Attention Contractors!

Law Talk

Sam K. Abdulaziz
Attorney at Law

Do you know what a Verified Certificate is? You will soon.

A recent case by a California Court of Appeal in the Second Appellate District, can be very harmful to contractors who are involved in litigation.

For a number of years, Business and Professions Code Section 7031 has stated "Except as provided in subdivision (e) [which sets forth limited circumstances, not applicable here], no person engaged in the business or acting in the capacity of a contractor, may bring or maintain any action, or recover in law or equity in any action, in any court of this state for the collection of compensation for the performance of any act or contract where a license is required by this chapter without alleging that he or she was a duly licensed contractor at all times during the performance of that act or contract, regardless of the merits of the cause of action brought by the person. (emphasis added.) Under subdivision (d) of section 7031 it states: "If licensure or proper licensure is controverted, then proof of licensure pursuant to this section shall be made by production of a verified certificate of licensure from the Contractors' State License Board which establishes that the individual or entity bringing the action was duly licensed in the proper classification of contractors at all times during the performance of any act or contract covered by the action". When licensure or proper licensure is controverted, the burden of proof to establish licensure or proper licensure shall be on the licensee."

Essentially, this rule states that if you are a contractor suing for work that was done that required a contractor's license, and your opposing party controverts (denies) that you are properly licensed, the only way you can prove proper licensure is through what is called a Verified Certificate obtained from the Contractors' State License Board. Some contractors have already been burned by this requirement.

However, and more importantly, in this recent case, the appellate court stated that a "general denial" (a general denial is an answer to the complaint filed by the defendant) of the material allegations of the contractor's claim, is sufficient to challenge (controvert) licensing, thus shifting the burden to the contractor to prove licensure through a Verified Certificate. In this case answering party never stated in its general denial that the contractor was not licensed or that it was challenging licensing. However, the court stated that a "general allegation" which many attorneys use in denying allegations made by the other party such as we deny each and every material allegation of the complaint or (cross-complaint) is sufficient to bring about the requirement for a Verified Certificate. The general denial language is language used by almost every halfway decent pleading.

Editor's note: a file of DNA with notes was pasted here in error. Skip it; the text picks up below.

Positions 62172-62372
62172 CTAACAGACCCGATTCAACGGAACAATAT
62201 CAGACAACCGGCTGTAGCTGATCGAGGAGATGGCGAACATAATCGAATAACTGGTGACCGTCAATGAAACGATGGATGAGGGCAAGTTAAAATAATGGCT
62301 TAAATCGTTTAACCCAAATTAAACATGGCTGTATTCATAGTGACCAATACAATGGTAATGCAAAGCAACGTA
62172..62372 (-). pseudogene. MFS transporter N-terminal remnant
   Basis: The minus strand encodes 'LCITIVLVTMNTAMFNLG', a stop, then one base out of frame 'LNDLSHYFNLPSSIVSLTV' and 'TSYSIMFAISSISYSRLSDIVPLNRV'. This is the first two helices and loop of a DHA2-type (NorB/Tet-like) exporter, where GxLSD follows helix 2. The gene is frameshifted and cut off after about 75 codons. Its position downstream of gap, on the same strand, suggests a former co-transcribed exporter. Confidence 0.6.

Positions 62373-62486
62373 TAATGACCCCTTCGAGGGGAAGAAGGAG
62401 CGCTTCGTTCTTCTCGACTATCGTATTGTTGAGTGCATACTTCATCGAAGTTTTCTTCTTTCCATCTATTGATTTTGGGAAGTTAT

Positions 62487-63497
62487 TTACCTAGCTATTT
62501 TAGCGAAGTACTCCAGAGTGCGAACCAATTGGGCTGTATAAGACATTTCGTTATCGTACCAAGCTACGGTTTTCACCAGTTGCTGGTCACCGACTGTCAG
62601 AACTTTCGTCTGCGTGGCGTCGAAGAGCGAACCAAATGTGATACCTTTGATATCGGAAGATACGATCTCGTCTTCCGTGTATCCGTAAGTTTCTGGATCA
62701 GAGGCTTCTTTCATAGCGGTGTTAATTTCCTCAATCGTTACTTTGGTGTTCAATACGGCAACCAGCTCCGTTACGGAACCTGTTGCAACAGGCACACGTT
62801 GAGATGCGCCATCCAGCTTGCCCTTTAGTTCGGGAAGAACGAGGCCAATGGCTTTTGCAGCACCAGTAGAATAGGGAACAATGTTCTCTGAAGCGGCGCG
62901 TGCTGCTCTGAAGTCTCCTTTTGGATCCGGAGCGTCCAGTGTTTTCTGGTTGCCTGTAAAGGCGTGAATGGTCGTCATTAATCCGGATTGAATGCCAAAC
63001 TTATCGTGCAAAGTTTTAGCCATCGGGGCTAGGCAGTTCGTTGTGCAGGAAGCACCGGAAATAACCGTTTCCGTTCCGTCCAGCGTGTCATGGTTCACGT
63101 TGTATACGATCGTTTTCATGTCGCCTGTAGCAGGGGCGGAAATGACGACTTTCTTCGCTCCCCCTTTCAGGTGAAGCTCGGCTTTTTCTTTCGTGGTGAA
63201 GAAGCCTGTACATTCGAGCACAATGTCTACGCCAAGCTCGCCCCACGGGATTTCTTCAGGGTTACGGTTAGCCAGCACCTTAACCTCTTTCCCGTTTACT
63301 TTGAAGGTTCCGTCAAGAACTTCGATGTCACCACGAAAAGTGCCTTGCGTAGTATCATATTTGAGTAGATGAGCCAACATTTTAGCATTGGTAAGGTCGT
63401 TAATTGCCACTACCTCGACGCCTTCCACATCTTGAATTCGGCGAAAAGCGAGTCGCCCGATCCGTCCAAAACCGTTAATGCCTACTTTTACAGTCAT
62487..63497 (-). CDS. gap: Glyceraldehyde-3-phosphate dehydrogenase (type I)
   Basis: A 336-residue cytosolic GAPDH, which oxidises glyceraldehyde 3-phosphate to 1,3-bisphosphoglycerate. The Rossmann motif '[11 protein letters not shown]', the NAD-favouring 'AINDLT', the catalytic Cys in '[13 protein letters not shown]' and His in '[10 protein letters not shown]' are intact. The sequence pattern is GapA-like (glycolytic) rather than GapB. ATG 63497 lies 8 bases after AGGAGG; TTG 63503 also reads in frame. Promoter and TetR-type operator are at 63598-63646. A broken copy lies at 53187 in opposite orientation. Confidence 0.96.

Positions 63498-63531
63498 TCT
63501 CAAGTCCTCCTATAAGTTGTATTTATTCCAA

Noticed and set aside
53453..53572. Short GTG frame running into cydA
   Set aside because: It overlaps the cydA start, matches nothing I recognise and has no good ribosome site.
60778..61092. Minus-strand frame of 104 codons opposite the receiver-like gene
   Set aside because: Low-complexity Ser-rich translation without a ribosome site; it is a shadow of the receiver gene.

In this case, the contractor did not give any thought to the requirement of obtaining a Verified Certificate. However, because of the all-inclusive line in the answer (general denial) the contractor lost because he did not have a Verified Certificate to prove licensure. The trial court and the appellate court decided that the general allegation denying all material allegations, was sufficient to call in the requirement for a Verified Certificate.

Even worse, during the trial, when the issue came up, the contractor asked for a short continuance to obtain the Verified Certificate and the court denied that. The contractor lost the case.

This is a very important and tough case that you should keep in mind. A Verified Certificate can only be obtained from the Contractors' State License Board.